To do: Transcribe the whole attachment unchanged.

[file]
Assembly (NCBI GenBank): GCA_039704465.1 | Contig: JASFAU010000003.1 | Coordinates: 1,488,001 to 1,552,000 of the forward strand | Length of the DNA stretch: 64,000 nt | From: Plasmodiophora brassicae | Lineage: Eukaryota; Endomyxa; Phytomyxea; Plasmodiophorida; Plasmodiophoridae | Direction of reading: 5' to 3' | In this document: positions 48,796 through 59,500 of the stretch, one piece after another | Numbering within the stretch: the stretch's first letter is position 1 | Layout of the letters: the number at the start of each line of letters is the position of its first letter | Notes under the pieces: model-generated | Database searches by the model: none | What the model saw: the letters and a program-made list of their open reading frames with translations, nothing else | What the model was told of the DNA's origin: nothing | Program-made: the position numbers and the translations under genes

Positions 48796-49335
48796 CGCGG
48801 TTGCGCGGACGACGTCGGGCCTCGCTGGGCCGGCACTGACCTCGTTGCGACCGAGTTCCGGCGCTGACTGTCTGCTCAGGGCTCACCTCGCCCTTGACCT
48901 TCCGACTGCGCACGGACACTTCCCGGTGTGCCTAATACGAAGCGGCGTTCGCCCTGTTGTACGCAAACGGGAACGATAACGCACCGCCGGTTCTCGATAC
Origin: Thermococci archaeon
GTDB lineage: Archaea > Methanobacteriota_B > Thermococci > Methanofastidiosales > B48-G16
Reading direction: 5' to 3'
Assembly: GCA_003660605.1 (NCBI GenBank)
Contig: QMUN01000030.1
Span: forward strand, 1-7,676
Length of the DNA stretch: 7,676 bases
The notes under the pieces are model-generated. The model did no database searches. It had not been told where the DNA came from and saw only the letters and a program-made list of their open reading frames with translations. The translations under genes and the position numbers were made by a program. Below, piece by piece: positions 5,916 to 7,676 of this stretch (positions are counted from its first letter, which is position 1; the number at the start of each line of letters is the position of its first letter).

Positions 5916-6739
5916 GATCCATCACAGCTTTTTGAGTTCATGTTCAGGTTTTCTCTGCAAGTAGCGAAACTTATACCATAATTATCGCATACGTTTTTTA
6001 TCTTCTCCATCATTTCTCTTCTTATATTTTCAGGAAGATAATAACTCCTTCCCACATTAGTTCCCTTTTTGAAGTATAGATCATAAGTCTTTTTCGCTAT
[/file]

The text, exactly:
Assembly (NCBI GenBank): GCA_039704465.1 | Contig: JASFAU010000003.1 | Coordinates: 1,488,001 to 1,552,000 of the forward strand | Length of the DNA stretch: 64,000 nt | From: Plasmodiophora brassicae | Lineage: Eukaryota; Endomyxa; Phytomyxea; Plasmodiophorida; Plasmodiophoridae | Direction of reading: 5' to 3' | In this document: positions 48,796 through 59,500 of the stretch, one piece after another | Numbering within the stretch: the stretch's first letter is position 1 | Layout of the letters: the number at the start of each line of letters is the position of its first letter | Notes under the pieces: model-generated | Database searches by the model: none | What the model saw: the letters and a program-made list of their open reading frames with translations, nothing else | What the model was told of the DNA's origin: nothing | Program-made: the position numbers and the translations under genes

Positions 48796-49335
48796 CGCGG
48801 TTGCGCGGACGACGTCGGGCCTCGCTGGGCCGGCACTGACCTCGTTGCGACCGAGTTCCGGCGCTGACTGTCTGCTCAGGGCTCACCTCGCCCTTGACCT
48901 TCCGACTGCGCACGGACACTTCCCGGTGTGCCTAATACGAAGCGGCGTTCGCCCTGTTGTACGCAAACGGGAACGATAACGCACCGCCGGTTCTCGATAC
Origin: Thermococci archaeon
GTDB lineage: Archaea > Methanobacteriota_B > Thermococci > Methanofastidiosales > B48-G16
Reading direction: 5' to 3'
Assembly: GCA_003660605.1 (NCBI GenBank)
Contig: QMUN01000030.1
Span: forward strand, 1-7,676
Length of the DNA stretch: 7,676 bases
The notes under the pieces are model-generated. The model did no database searches. It had not been told where the DNA came from and saw only the letters and a program-made list of their open reading frames with translations. The translations under genes and the position numbers were made by a program. Below, piece by piece: positions 5,916 to 7,676 of this stretch (positions are counted from its first letter, which is position 1; the number at the start of each line of letters is the position of its first letter).

Positions 5916-6739
5916 GATCCATCACAGCTTTTTGAGTTCATGTTCAGGTTTTCTCTGCAAGTAGCGAAACTTATACCATAATTATCGCATACGTTTTTTA
6001 TCTTCTCCATCATTTCTCTTCTTATATTTTCAGGAAGATAATAACTCCTTCCCACATTAGTTCCCTTTTTGAAGTATAGATCATAAGTCTTTTTCGCTAT